ADAPT THIS: “The Suicide Forest” by El Torres & Gabriel Hernandez

the suicide forest

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With Hollywood turning more of its attention to the world of graphic novels for inspiration, I’ll cast the spotlight on a new comic book each week that has the potential to pack a theater or keep you glued to your television screens. At the end of some “Adapt This” columns, you’ll also find thoughts from the industry’s top comic creators about the books they’d like to see make the jump from page to screen.

This Week’s Book: The Suicide Forest by El Torres (w) and Gabriel Hernandez (a)

The Premise: The real-life forest of Aokigahara, which lies just outside Tokyo at the base of Mt. Fuji, is one of the most popular places in the world for people to commit suicide. Some say the spirits of people who killed themselves in the forest are cursed to haunt its confines — but what if those spirits get out? When the Japanese ex-girlfriend of an American living abroad ends her life in “Suicide Forest,” he finds himself dealing with a vengeful ghost who will stop at nothing to ruin his life.

The Pitch: Given the success of horror franchises like “The Ring” and “The Grudge,” which were based on Japanese legends and were later imported and remade here in the U.S., it’s actually a bit surprising that the legend of Aokigahara Forest hasn’t been tapped yet. The national landmark’s history is steeped in both morbid facts and eerie phenomena, which is something Torres masterfully mines for The Suicide Forest.

While many of the Japanese horror franchises that were brought to the U.S. in recent years had their settings and other elements changed for American audiences, a movie based on The Suicide Forest would obviously need to stay in Japan. Fortunately, the source material already offers a great entrance point that softens the culture shock. The primary narrative follows an American living abroad who has a difficult time adjusting to Japanese society, and we see many of the terrifying events that occur throughout The Suicide Forest through his perspective.

Like the vengeful “onryo” ghosts that haunted “The Grudge” and “The Ring” (and many of the other Japanese horror films imported to the U.S. in recent years), the antagonist of The Suicide Forest is another creepy blend of pale skin, jet-black hair, and blood-spattered features, deliberate in its deadly mission and always popping up where you least expect her. It’s a formula that works, certainly, but it’s given a new spin in the comic that would make a film stand out from its predecessors.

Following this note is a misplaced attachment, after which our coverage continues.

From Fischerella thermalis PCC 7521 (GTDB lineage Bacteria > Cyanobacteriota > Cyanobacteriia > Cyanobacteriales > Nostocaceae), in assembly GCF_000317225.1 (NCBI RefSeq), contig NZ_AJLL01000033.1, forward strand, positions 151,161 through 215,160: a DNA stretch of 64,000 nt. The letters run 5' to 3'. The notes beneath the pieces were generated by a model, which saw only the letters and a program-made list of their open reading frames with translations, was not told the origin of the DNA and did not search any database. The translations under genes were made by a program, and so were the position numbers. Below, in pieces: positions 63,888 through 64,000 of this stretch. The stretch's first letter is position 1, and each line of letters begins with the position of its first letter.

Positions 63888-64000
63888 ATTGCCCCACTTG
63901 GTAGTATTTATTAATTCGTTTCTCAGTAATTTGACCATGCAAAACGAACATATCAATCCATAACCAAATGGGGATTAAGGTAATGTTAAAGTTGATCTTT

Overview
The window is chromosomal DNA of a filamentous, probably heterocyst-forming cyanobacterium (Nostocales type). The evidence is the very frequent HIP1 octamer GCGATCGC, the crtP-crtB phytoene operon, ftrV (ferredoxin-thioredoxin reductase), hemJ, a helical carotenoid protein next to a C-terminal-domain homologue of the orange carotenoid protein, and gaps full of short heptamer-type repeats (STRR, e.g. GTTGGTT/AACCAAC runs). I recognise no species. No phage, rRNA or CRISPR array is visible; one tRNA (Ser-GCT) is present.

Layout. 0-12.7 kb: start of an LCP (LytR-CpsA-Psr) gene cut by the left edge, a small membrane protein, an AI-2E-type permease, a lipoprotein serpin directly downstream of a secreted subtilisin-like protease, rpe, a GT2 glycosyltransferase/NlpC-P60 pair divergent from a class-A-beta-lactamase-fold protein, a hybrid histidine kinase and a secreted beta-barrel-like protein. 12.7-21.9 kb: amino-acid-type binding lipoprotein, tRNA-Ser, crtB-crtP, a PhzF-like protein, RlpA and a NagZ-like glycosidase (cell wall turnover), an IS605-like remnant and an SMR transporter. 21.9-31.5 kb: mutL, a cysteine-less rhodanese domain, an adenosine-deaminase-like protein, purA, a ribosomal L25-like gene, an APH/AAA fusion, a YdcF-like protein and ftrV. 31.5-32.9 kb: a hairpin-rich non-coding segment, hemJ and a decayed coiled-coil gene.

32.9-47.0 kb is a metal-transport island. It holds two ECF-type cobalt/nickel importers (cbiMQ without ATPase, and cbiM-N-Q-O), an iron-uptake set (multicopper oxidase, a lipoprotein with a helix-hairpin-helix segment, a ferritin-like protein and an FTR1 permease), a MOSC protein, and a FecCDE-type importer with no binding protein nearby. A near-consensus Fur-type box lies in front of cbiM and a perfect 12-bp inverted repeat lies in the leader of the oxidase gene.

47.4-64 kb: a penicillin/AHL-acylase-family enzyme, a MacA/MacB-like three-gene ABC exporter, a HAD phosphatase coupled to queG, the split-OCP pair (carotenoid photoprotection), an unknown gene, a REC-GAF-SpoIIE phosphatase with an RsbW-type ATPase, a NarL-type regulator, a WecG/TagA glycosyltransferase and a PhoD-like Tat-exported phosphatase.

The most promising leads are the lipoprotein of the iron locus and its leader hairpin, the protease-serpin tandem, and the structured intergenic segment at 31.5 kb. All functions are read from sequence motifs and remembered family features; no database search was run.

In The Suicide Forest, there’s a significant amount of time spent n the narrative of the person before she became a vengeful spirit. It’s a refreshing twist on the well-traveled “angry ghost” stories that allows you to actually feel some amount of sympathy for the cursed creature terrorizing Alan and his friends — and could offer a nice chance for an actress to show some range as both lonely soul and supernatural killer.

Along with Alan and his girlfriend-turned-ghost Masami, there’s another great role to be found in “The Suicide Forest” movie for an actress playing Ryoko, the park ranger who’s made it her job to police Aokigahara and bring some peace to the unsettled souls she finds there. While the notion of a spirit-hunting ranger patrolling the forest might seem far-fetched at first, a search for suicide victims’ bodies that occurs each year in the real Aokigahara forest often involves local monks who live near the forest and pray for the souls they believe are trapped there. So there’s not only some precedent for the character, but there’s also some great real-world research material for the right actor.

The Closing Argument: The flood of Japanese horror movies remade for American audiences has died down in recent years, so the timing could be right to remind everyone why these stories were so popular in the first place. A film based on The Suicide Forest would tread enough new ground to be distinctly different from franchises like “The Ring” or “The Grudge,” while also including some of the best elements from those films — specifically, the moody atmosphere and visual style. It would also take the familiar onryo legends to a new setting, breaking from the traditional urban environment and translating all that fear of ghostly creatures in bathroom mirrors and television sets to the wide-open woods.